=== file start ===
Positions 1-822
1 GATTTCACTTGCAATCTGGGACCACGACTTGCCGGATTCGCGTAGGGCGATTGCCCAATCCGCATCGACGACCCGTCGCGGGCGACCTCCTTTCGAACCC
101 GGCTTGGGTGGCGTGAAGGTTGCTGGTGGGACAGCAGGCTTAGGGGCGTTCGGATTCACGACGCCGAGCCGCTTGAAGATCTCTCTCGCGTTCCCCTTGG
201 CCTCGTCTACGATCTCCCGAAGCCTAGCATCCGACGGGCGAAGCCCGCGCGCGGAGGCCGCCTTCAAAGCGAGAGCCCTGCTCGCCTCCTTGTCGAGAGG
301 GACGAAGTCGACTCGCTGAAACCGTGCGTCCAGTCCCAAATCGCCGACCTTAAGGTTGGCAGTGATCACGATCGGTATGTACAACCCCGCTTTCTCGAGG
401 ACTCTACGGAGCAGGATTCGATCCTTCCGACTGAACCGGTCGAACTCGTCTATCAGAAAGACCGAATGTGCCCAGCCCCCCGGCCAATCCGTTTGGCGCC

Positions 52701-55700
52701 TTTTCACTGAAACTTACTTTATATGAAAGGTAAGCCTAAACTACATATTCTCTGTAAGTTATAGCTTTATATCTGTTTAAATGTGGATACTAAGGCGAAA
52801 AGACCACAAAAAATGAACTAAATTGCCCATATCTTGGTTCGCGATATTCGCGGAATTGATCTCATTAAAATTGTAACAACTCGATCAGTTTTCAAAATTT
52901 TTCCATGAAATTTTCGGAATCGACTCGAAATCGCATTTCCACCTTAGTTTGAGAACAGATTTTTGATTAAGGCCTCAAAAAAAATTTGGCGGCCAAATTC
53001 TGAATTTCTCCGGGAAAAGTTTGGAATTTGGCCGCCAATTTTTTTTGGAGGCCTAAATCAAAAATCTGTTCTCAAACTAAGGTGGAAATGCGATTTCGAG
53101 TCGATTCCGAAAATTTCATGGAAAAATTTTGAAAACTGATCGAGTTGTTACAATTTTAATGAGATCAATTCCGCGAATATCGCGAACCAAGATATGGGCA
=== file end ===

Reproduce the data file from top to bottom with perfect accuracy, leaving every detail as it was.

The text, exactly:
Positions 1-822
1 GATTTCACTTGCAATCTGGGACCACGACTTGCCGGATTCGCGTAGGGCGATTGCCCAATCCGCATCGACGACCCGTCGCGGGCGACCTCCTTTCGAACCC
101 GGCTTGGGTGGCGTGAAGGTTGCTGGTGGGACAGCAGGCTTAGGGGCGTTCGGATTCACGACGCCGAGCCGCTTGAAGATCTCTCTCGCGTTCCCCTTGG
201 CCTCGTCTACGATCTCCCGAAGCCTAGCATCCGACGGGCGAAGCCCGCGCGCGGAGGCCGCCTTCAAAGCGAGAGCCCTGCTCGCCTCCTTGTCGAGAGG
301 GACGAAGTCGACTCGCTGAAACCGTGCGTCCAGTCCCAAATCGCCGACCTTAAGGTTGGCAGTGATCACGATCGGTATGTACAACCCCGCTTTCTCGAGG
401 ACTCTACGGAGCAGGATTCGATCCTTCCGACTGAACCGGTCGAACTCGTCTATCAGAAAGACCGAATGTGCCCAGCCCCCCGGCCAATCCGTTTGGCGCC

Positions 52701-55700
52701 TTTTCACTGAAACTTACTTTATATGAAAGGTAAGCCTAAACTACATATTCTCTGTAAGTTATAGCTTTATATCTGTTTAAATGTGGATACTAAGGCGAAA
52801 AGACCACAAAAAATGAACTAAATTGCCCATATCTTGGTTCGCGATATTCGCGGAATTGATCTCATTAAAATTGTAACAACTCGATCAGTTTTCAAAATTT
52901 TTCCATGAAATTTTCGGAATCGACTCGAAATCGCATTTCCACCTTAGTTTGAGAACAGATTTTTGATTAAGGCCTCAAAAAAAATTTGGCGGCCAAATTC
53001 TGAATTTCTCCGGGAAAAGTTTGGAATTTGGCCGCCAATTTTTTTTGGAGGCCTAAATCAAAAATCTGTTCTCAAACTAAGGTGGAAATGCGATTTCGAG
53101 TCGATTCCGAAAATTTCATGGAAAAATTTTGAAAACTGATCGAGTTGTTACAATTTTAATGAGATCAATTCCGCGAATATCGCGAACCAAGATATGGGCA